ORANGE HOUSE PRIVATE RESIDENCE
Orange House is a three-storey-residence of steel structure, which is located on a very steep site in Bilkent, Ankara. The site has a nice combination of urban view and the one of Middle East Technical University forest. The building is composed of five separate rectangular volumes that are connected with each other via glass curtain walls. The building follows a 60 cm x 60 cm grid structure; therefore the proportions of the volumes obey this dimensioning. These volumes are made up of aqua panels, which are cement-based materials covered with glass fiber mesh. The aqua panels are colored with orange plastic paint, which does not fade away even when it is subject to intense sunlight during summer. Both the outside and the inside walls of the volumes are painted in orange. Therefore, the orange color of the outside façade continues at the inside spaces.
Each volume contains separate rooms which are dimensioned according to client requirements. The rooms open to a general circulation area at every flloor. The walls were designed as a double-layer structure and provides spaces for shafts, rainwater pipes, door frames, wardrobes and decorative niches.
Color has a particular dominance over the design. Both the exterior and interior spaces are designed by placing color at the focus of attention. During the day, the building is clearly visible from a distance as the result of its orange color. At night, however, one may observe changes in the color of the residence both in the exterior and interior spaces due to an extensive use of LED lighting equipment that are mounted to such architectural elements as façade, pools, stairs, and terrace decks.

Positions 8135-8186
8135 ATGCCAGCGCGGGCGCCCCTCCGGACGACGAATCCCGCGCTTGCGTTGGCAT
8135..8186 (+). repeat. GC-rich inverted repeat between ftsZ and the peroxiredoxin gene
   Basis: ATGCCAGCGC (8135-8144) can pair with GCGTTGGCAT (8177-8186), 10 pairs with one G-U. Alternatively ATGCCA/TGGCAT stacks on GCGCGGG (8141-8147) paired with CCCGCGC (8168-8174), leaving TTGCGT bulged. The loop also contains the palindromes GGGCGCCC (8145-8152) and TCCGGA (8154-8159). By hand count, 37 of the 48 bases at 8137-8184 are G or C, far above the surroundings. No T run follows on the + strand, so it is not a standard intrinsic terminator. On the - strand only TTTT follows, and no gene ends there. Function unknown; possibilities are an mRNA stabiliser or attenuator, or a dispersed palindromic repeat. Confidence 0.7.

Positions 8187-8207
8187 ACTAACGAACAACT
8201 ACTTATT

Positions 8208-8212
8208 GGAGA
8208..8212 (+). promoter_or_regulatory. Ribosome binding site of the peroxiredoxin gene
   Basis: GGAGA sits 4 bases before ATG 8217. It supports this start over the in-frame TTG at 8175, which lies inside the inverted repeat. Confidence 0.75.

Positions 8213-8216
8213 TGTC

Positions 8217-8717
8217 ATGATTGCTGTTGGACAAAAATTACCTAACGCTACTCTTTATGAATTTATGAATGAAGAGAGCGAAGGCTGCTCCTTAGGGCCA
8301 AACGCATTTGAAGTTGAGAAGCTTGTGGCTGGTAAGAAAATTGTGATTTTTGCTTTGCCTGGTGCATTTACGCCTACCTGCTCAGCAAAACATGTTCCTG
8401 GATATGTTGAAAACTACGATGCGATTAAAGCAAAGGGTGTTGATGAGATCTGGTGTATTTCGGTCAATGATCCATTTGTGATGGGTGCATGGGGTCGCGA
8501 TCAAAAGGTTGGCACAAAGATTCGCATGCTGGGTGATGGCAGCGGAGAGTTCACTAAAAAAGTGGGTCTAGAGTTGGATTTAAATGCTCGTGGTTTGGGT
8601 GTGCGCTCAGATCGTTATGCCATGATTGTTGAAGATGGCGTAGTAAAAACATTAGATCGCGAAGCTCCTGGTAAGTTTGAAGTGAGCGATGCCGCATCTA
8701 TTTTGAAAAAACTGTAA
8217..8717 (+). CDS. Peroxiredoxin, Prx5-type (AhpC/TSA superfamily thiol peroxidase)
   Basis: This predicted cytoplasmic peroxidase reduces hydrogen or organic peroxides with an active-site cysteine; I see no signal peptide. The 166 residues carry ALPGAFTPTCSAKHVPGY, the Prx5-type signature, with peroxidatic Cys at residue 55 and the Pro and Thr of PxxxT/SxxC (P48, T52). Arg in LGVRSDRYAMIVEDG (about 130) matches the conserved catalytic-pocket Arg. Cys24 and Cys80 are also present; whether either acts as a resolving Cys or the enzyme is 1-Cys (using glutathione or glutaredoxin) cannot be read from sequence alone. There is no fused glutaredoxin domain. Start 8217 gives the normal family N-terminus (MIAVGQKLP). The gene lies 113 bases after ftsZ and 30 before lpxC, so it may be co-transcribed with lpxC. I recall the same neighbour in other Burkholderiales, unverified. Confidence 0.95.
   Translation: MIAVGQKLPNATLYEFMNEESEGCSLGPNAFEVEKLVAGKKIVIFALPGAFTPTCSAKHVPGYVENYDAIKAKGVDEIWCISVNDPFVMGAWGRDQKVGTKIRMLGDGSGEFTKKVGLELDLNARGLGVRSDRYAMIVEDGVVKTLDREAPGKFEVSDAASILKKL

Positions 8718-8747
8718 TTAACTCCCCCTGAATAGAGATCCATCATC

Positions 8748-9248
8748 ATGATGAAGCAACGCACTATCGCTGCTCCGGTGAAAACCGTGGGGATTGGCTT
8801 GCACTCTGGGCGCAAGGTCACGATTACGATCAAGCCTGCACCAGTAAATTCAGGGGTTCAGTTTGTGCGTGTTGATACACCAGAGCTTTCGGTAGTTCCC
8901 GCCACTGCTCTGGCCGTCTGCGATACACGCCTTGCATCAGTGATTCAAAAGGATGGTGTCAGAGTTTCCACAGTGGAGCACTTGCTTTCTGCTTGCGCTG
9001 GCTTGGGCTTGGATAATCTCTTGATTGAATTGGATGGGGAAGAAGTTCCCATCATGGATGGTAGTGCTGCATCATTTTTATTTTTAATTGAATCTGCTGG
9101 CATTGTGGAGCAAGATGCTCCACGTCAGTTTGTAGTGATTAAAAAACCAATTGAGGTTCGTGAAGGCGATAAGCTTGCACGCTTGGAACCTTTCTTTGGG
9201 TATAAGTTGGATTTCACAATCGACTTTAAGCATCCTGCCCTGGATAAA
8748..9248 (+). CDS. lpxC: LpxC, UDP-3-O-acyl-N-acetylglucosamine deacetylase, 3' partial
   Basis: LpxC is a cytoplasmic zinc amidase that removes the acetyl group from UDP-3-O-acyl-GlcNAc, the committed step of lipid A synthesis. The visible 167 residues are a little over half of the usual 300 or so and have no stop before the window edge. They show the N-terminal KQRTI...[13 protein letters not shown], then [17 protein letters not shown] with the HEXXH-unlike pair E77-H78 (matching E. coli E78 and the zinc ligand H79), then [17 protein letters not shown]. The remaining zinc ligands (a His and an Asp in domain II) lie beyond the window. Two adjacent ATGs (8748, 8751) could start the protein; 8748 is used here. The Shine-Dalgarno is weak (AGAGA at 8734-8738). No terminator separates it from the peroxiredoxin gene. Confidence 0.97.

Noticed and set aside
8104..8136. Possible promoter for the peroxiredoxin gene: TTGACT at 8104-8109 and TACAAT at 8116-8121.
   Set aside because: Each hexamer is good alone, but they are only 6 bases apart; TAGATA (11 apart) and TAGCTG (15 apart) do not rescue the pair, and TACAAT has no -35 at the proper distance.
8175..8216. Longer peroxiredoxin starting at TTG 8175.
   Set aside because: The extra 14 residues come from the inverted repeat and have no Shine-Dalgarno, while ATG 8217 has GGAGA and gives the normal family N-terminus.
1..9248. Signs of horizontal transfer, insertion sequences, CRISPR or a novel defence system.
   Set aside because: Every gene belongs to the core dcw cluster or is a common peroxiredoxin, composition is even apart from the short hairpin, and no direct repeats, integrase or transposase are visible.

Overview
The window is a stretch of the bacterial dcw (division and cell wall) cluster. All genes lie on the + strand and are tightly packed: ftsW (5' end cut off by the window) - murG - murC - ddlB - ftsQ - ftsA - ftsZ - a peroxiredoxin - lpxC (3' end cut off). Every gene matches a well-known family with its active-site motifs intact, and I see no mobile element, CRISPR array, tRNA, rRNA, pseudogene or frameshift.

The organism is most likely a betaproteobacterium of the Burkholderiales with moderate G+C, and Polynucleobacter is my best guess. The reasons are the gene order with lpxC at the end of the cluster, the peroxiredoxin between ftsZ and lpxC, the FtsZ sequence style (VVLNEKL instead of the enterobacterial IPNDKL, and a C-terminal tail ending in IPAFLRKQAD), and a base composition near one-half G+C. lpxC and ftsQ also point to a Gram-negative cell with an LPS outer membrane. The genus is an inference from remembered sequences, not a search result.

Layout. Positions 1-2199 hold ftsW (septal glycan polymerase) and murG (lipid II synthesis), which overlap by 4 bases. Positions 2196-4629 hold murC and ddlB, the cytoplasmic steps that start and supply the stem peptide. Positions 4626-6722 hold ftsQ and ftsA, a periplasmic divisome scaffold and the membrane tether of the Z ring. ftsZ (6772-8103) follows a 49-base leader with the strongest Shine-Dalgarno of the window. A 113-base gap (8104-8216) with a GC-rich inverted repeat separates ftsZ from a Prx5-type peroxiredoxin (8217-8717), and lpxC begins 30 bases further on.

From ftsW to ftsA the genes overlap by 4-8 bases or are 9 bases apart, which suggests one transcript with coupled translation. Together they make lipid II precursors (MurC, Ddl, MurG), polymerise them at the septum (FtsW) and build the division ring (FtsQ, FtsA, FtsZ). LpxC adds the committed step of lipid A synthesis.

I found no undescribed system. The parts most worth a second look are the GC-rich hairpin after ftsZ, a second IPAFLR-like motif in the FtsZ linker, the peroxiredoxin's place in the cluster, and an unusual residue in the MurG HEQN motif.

The landscape design of the Orange House was accomplished in a 10800 sqm of area that surrounds the building. The client requested the use of deciduous plants for the design in order to feel the seasonal changes in their garden. They required a design based on color that changes due to seasonal change. Therefore, we developed a diagram of deciduous ornamental plants that displays flowering seasons and their colors. The plants are organized in a linear pattern. Identical plants are aligned in one row. The users can observe the color of the season that became dominant in a particular row. White and yellow colors dominate the design on spring, purple on summer and red on autumn. The maintenance is also considered in the design; the plants are selected among the ones that survive in arid climate.
There is also a sunken garden that is located along the basement floor. It is a 130 square meter garden that is placed under a glass bridge that leads to the entrance of the house. Due to the arid climate, the owners requested a garden that needs minimum maintenance and wanted to lean towards water-free landscape solutions for that particular location. In order to accommodate this request, a modern version of a dry rock Japanese zen garden was proposed. In the sunken garden design, the sand material of a typical zen garden is replaced with crushed and tumbled white marble stone, crushed black andesite stone and dark-red volcanic tuff. Rocky islands that would be found in zen gardens, are replaced with stainless steel pots that are graded in steps, from small to large sizes, descending like ridges of mountainous rock. The sunken garden is designed in circles, resembling the sand waves of the zen garden.
The circle shaped waves are created by using 20 cm x 1200 cm stainless steel sheets. The sheets are welded to each other to develop longer sheets for making larger circles. Each region that is defined between the stainless steel semi-circles harbors a different material, therefore making waves differ in color. Crushed stones, volcanic tuff and ground covering plants are placed in between the semi-circles. Glory trees are then planted at the center of every pot.